In the complex geopolitical situation at the threshold of the 21st century, an important question presents itself: Whose side will Russia be on? The answer largely depends on the West's policies toward Russia and whether the West will choose to be guided by emotion and market-serving considerations or will be driven by a strategic choice based on the understanding that it needs a prosperous Russia--a Russia that, while a competitor and a rival, is also a partner and a full-fledged democracy. That, however, will require a good two or three decades, perhaps longer, for it will take that long to resurrect Russia's economy and give hope to its people. The seven years of reform that Russia has had so far are definitely too short a time.

Indeed, East Germany launched reform before Russia, from a better starting point and with massive support from West Germany that vastly exceeded the amount of loans extended to Russia by the IMF and other external sources. And yet East Germany has yet to fully put communism behind it.

The recently publicized scandals in Russia are completely out of proportion with the actual problems in that country, including the scale and scope of corruption. But in terms of their effect on our relations, the scandals present a threat to the strategic interests of the West and Russia alike.

Corruption and crime have evolved as major concerns and have seriously impeded Russian reform. Reducing corruption and crime to a certain minimal level where they will no longer jeopardize the reform effort will take concerted action.

I remember first running into the money-laundering issue in 1995, when I was part of the Russian team preparing the Halifax summit. The Russians then suggested an agreement enabling Russian law enforcement to obtain information from Western banks on cash flows out of Russia. The proposal was neither rejected nor accepted. Apparently the idea of making such information available to Russians seemed then out of line with the West's rules and interests. As a result, at least four years have been lost.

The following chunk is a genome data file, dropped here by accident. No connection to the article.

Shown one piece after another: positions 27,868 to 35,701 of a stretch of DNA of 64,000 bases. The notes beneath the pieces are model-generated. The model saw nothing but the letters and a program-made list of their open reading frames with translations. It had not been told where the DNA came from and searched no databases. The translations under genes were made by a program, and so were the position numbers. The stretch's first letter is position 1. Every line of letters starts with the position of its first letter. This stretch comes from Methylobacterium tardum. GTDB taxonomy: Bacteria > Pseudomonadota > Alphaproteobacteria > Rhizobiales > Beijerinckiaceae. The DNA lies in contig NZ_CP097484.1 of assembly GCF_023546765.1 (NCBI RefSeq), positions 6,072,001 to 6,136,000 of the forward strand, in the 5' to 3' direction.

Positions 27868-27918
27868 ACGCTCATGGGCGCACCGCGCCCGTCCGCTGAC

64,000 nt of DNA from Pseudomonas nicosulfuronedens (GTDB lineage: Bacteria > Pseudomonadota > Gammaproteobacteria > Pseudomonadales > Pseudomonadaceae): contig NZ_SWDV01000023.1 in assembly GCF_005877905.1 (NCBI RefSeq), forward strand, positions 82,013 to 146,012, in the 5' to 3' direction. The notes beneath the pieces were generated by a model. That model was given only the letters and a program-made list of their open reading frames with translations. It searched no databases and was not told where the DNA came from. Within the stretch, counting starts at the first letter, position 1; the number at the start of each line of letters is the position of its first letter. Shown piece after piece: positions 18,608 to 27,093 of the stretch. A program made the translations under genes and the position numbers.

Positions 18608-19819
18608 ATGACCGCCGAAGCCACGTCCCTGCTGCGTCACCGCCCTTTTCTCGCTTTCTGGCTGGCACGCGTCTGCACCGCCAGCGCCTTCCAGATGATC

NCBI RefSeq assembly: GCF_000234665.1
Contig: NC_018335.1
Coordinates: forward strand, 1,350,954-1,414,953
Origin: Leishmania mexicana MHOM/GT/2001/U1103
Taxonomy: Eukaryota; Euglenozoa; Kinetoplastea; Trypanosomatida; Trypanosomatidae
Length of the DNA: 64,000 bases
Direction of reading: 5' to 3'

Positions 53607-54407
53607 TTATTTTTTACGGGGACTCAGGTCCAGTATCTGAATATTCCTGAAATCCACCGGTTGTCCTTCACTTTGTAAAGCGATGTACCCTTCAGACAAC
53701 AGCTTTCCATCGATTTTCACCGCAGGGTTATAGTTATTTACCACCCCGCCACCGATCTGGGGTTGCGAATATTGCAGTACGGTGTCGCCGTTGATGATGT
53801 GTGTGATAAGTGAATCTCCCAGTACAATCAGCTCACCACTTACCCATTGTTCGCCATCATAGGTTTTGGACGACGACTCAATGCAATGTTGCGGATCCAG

And now we have a scandal on our hands--as if we had not known all along that $10 billion to $15 billion was leaving Russia annually and that at least half of that money had to be laundered.

On the other hand one should appreciate that corruption is not an inherent Russian trait. Rather, it comes as the inevitable result of the fact that merely 10 years ago the only kind of equality Russians knew was that of poverty. One should also understand that the newly obtained freedom quite naturally has been used by some people to enrich themselves at any cost, that bureaucrats are mere mortals who bear the burden of decision-making and who are being paid pennies for what they do. They have little if any job security and worry about the future.

All of that is plainly unavoidable today and will be history tomorrow when things are once again back to normal in Russia.

Now the problem at hand is not that the Western press has mounted a campaign against corruption in Russia. If that were the case, I would only be grateful. After all, sometimes outside pressure can give the authorities extra determination and resolve.

The problem is that the media are spreading lies and providing the public with information that can be described as half incompetence, half ill intentions. The apparent motivation is to whip up emotions.

The entire media coverage about the embezzlement of the IMF funds is sheer lies. I personally have worked with the IMF for four years and am in a position to state with authority that, with the procedures the IMF has put in place, it is simply impossible to steal its money. A country can perhaps spend such funds in a less-than-optimal manner. But then, the IMF extends its loans as support for national budgets or foreign exchange reserves; no other goals are specified.

Yes, the reform has yet to bring prosperity to Russia. And yes, the reformers of the '90s are on their way out. But what has been done has effectively transformed Russia. One could say that seeds have been planted and the crops are rising. What we need now is time and patience. Please, do not trample on the shoots.

The writer is a former minister of economy for the Russian Federation.